Owners of smart devices such as wireless security cameras and baby monitors should take extra steps to stay safe, according to advice issued today by the National Cyber Security Centre (NCSC) - the government's advice and support organisation for cybersecurity threats.
The NCSC advises that:
Matt Warman, minister for digital at the Department for Digital, Culture, Media and Sport said: 'We are working hard to make the UK the safest place to be online and want everyone to have confidence in their connected devices.
'I recently announced new laws to improve the security standards of internet-connected household products which will hold companies manufacturing and selling these devices to account.
'I urge everyone who owns a smart product to follow the NCSC guidance to make sure their device is secure.'
Which? research demonstrated how many wireless security cameras could be easily hacked to allow malicious parties to snoop on unsuspecting victims, control the camera remotely, and even gain access to a home wi-fi network.
The devices, many of which were produced in Shenzhen, China, were made by little-known brands that are still regularly promoted on Amazon's bestseller page, and with Amazon's Choice logos.
We showed how these cameras could be easily hacked to allow malicious parties to snoop on unsuspecting victims, control the camera remotely, and even gain access to a home wi-fi network.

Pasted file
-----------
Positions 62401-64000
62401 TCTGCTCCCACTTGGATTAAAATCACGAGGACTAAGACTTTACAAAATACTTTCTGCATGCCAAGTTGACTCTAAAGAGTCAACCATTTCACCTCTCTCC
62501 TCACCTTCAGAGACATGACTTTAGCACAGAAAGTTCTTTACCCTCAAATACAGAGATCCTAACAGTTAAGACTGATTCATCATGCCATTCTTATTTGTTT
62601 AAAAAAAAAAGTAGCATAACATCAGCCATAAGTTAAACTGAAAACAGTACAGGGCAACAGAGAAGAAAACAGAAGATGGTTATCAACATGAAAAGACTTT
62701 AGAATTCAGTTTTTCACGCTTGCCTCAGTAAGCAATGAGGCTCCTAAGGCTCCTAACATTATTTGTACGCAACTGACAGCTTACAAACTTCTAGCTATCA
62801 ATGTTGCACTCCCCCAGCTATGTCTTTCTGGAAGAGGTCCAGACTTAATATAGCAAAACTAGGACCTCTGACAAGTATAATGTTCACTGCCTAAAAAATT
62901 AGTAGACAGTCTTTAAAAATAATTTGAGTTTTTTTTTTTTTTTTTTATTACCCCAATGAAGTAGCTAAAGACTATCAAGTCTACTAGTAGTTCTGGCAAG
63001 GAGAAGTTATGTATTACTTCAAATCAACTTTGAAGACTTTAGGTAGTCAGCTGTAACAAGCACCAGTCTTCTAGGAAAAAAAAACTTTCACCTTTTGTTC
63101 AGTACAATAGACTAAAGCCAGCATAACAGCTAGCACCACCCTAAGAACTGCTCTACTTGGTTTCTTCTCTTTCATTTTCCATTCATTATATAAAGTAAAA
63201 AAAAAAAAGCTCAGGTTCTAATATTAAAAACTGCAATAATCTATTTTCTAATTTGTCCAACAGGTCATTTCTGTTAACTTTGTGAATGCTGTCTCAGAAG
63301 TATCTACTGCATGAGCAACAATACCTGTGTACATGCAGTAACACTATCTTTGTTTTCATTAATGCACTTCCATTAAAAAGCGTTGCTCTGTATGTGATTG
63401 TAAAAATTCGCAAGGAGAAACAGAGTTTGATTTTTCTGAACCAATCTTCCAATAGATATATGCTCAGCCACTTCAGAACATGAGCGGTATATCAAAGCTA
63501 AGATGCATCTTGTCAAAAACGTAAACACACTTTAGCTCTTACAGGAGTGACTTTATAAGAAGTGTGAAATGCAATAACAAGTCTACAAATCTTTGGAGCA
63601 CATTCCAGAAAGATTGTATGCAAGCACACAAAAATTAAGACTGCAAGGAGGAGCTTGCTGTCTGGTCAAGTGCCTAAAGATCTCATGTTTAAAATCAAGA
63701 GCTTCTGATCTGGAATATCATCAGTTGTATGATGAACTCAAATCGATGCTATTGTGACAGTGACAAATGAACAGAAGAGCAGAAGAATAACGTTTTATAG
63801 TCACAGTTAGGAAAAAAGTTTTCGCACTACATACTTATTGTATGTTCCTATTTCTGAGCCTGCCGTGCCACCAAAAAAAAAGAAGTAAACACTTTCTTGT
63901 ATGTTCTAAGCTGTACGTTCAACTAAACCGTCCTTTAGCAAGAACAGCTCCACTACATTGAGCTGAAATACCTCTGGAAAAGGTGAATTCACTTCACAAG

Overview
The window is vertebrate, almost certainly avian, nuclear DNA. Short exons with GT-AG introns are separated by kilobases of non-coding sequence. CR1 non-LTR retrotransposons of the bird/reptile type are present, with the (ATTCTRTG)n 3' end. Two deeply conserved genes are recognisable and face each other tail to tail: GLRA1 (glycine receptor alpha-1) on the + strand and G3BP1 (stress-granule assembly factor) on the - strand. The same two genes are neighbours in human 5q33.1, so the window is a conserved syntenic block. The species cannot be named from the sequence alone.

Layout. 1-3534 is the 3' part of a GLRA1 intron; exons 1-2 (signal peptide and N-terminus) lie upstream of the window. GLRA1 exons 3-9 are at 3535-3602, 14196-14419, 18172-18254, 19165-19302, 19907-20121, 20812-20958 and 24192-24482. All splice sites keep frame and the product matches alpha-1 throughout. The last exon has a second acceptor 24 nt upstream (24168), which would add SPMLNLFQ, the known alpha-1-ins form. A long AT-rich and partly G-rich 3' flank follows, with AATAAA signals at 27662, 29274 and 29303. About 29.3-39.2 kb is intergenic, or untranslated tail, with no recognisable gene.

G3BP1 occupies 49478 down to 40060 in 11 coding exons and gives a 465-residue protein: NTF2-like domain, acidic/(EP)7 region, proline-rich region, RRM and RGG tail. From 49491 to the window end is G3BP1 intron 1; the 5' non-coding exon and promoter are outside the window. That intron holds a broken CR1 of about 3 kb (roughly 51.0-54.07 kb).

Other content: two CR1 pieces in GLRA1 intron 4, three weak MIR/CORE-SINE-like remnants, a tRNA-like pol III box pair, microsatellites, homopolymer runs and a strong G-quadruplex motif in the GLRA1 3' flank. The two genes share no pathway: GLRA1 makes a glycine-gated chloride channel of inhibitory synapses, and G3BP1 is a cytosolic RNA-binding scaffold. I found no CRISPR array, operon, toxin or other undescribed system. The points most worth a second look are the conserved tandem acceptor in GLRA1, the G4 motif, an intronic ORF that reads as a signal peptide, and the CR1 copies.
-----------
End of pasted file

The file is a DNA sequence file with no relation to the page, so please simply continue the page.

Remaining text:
We also worked with a security researcher to expose how more than 50,000 internet-connected cameras in use across the UK could be putting consumer security at risk.
Amazon declined to comment when we reported the issues and is still selling and promoting many of them.
Caroline Normand, Which? director of advocacy, said: 'Which? has repeatedly exposed serious security flaws with devices, including wireless cameras and children's toys, so mandatory security requirements and strong enforcement that ensures manufacturers, retailers and online marketplaces are held accountable for selling unsecure products is essential.
'Until new laws are in place, it is vital that consumers research smart device purchases carefully, and follow guidance to ensure their devices are protected by strong passwords and receiving regular security updates to reduce the risk of hackers exploiting vulnerabilities.'
The UK government has recently proposed new legislation that aims to help better safeguard consumers from unsecure smart devices in the future, and offer more transparency over usage. This proposal includes requirements that consumer smart devices sold in the UK adhere to the following requirements:
However, timescales on implementation have not been ascertained. It's also yet to be seen what impact any new legislation will have on online marketplaces, who are able to sell products from little-known companies in huge volumes to UK customers, many of which will have undergone little or no security or quality control.
We see this legislation as a critical first step towards preventing security-risk products ending up in people's homes. It's essential that strong enforcement is put in place, and that manufacturers, online marketplaces and retailers are held accountable.